Which new chairs, you ask? Well, these great chairs that she found at the Wade Hampton Antique Mall for $25 a piece. (She bought all four, of course, for a total of $100.)
The chairs did not come with cushions, but she loved the caning and instantly knew what she wanted to do with the seats.
And because she did not want them to look professionally done -- just flea market done -- she decided to tackle the project herself.
She made a seat pattern with paper and headed down to the Army Navy store to find some foam. She picked out a 2-inch foam (although dining chairs typically have a 1-inch or 1.5-inch foam); she just didn't want to mess with batting. The 2-inch foam was $7 per cushion (whereas the 1.5-inch foam would have been $5 per cushion), and the best part is that the cushions were cut perfectly to her pattern, all for $28.
Next, she headed to Tony's Fabric and picked up some burlap fabric. (We normally go for the on-sale remnants for these sorts of projects, but she knew exactly what she wanted and had a 20% off coupon from the paper so she splurged and bought the not-on-sale stuff.) She purchased a little over 2 yards, spending about $24. (She plans to use any excess fabric to make pillows for the armchairs that sit at the ends of her dining room table.)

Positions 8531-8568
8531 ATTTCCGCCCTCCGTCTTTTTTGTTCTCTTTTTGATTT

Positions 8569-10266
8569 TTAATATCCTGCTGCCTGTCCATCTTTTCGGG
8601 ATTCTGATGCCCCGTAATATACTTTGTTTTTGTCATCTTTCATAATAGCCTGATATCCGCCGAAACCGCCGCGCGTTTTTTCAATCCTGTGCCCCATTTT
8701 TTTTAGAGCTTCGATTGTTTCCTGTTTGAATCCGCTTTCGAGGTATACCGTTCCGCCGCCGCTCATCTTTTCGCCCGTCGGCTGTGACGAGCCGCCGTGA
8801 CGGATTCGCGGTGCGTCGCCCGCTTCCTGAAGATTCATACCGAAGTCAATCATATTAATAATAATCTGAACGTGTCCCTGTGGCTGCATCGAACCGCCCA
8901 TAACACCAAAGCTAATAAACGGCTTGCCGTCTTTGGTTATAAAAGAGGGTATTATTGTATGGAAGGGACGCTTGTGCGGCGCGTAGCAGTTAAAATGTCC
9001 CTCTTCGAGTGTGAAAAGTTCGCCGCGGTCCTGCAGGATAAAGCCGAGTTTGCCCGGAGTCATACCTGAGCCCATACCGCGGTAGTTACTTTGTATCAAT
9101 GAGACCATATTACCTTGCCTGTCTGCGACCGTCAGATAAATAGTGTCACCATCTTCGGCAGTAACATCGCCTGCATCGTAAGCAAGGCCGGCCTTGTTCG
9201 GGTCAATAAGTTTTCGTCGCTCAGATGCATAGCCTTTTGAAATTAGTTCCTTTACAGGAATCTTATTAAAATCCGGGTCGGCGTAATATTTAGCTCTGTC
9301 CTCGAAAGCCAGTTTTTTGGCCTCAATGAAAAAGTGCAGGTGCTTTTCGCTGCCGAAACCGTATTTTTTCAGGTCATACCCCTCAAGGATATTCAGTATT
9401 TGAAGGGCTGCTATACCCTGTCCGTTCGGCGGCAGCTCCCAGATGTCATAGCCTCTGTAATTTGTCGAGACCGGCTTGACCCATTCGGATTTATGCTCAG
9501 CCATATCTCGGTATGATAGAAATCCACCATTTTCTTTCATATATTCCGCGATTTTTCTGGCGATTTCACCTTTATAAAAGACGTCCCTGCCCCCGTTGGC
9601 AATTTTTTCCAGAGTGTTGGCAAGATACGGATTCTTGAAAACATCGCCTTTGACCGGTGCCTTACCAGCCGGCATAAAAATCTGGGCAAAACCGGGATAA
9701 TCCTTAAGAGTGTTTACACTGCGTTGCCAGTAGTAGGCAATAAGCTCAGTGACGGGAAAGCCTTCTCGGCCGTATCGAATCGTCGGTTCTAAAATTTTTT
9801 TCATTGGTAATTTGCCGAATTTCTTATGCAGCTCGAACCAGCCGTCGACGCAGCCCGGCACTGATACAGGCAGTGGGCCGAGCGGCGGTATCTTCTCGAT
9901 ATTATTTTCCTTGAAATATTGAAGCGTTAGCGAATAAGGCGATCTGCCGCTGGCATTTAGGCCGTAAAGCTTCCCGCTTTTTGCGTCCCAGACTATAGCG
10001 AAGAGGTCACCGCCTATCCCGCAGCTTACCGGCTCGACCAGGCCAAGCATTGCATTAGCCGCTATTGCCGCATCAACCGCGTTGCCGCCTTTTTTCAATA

She also headed to Lowe's to pick up some bronze furniture nails, which come in packages of 25 for about $1 a piece. She used four packages per chair, so in all, she spent about $16 for the furniture nails. (She thought she wanted antique brass, but they did not have enough in stock, and anyway, as it turns out, the bronze nails match the chairs better than she thought they would.)
Once she procured the necessary supplies, it was time for the real work: putting the seats together. Again, because she was going for a not-professionally-reupholstered look, she pretty much eyeballed everything and just did her best to line up the stripes and pull the fabric taut. Once she'd lined up the fabric and the foam, she added the first nail on the center of the front. She then just kept going, not spacing anything particularly, but just making sure it looked right as she went along.
She nailed all of the front nails before moving to the back, and then finally to the sides.
If she screwed up (or if a nail went wonky, and many apparently did), then she just removed the nail with a flat head screwdriver or some pliers and tried again. Trial and error is often the name of the game with these types of projects.
And ta da! Here's a shot of one of the finished chairs. Love. It.
So in all (for you cost counters out there), she spent about $160 for this project, or about $40 per chair. And it took about an hour per chair, for a total of about four hours (not counting the time spent procuring the necessary supplies). I'd say that's a pretty swell deal for four adorable dining room chairs. I am very excited to see the rest of the rumored dining room makeover. And of course, I'll be sure to share it with you, too.
But now, here's the real question: what's for dinner?